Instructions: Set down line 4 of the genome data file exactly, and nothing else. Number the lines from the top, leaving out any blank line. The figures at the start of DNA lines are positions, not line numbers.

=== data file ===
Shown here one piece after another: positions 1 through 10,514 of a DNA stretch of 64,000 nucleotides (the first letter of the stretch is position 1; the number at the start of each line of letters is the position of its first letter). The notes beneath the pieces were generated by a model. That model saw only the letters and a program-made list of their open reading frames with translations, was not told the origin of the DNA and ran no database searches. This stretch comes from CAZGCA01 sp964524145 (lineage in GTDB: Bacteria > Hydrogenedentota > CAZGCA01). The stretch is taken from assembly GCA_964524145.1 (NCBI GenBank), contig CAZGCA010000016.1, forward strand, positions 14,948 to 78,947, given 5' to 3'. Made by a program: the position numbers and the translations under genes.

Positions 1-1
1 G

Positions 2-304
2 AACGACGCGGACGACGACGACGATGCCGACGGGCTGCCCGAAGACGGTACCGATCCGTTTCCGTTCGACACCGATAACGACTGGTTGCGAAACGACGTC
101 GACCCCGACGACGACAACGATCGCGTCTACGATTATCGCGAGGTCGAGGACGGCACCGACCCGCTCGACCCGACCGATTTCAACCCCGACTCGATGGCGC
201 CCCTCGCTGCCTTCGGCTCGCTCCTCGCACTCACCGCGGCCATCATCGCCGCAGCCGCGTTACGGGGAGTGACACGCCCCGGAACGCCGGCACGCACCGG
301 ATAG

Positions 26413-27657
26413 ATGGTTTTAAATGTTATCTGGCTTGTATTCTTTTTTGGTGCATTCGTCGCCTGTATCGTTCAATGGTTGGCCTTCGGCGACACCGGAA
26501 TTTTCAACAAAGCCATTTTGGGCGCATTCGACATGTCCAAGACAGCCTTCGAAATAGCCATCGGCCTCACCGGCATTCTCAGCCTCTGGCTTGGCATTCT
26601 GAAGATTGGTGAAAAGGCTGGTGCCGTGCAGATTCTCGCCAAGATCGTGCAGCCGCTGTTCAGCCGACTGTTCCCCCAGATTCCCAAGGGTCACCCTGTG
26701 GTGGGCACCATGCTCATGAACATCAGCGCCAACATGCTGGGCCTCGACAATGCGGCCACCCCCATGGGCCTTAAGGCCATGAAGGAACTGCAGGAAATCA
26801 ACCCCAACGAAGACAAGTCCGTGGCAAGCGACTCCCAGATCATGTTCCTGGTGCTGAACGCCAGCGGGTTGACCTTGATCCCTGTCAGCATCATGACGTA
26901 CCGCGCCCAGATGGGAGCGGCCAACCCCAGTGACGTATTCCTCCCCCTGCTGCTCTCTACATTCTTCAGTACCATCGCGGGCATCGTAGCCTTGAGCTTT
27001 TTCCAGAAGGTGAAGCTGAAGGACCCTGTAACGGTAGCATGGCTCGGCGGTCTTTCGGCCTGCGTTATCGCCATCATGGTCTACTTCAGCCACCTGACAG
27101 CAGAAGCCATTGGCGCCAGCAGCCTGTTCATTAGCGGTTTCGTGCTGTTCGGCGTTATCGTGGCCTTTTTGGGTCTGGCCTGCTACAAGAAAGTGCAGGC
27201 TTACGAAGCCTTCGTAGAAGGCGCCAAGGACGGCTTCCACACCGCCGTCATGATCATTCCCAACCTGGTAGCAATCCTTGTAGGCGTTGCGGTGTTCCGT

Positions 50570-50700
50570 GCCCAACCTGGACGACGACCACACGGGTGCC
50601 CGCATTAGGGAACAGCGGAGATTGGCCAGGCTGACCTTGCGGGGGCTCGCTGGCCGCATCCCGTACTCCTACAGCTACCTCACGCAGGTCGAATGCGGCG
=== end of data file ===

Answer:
Positions 2-304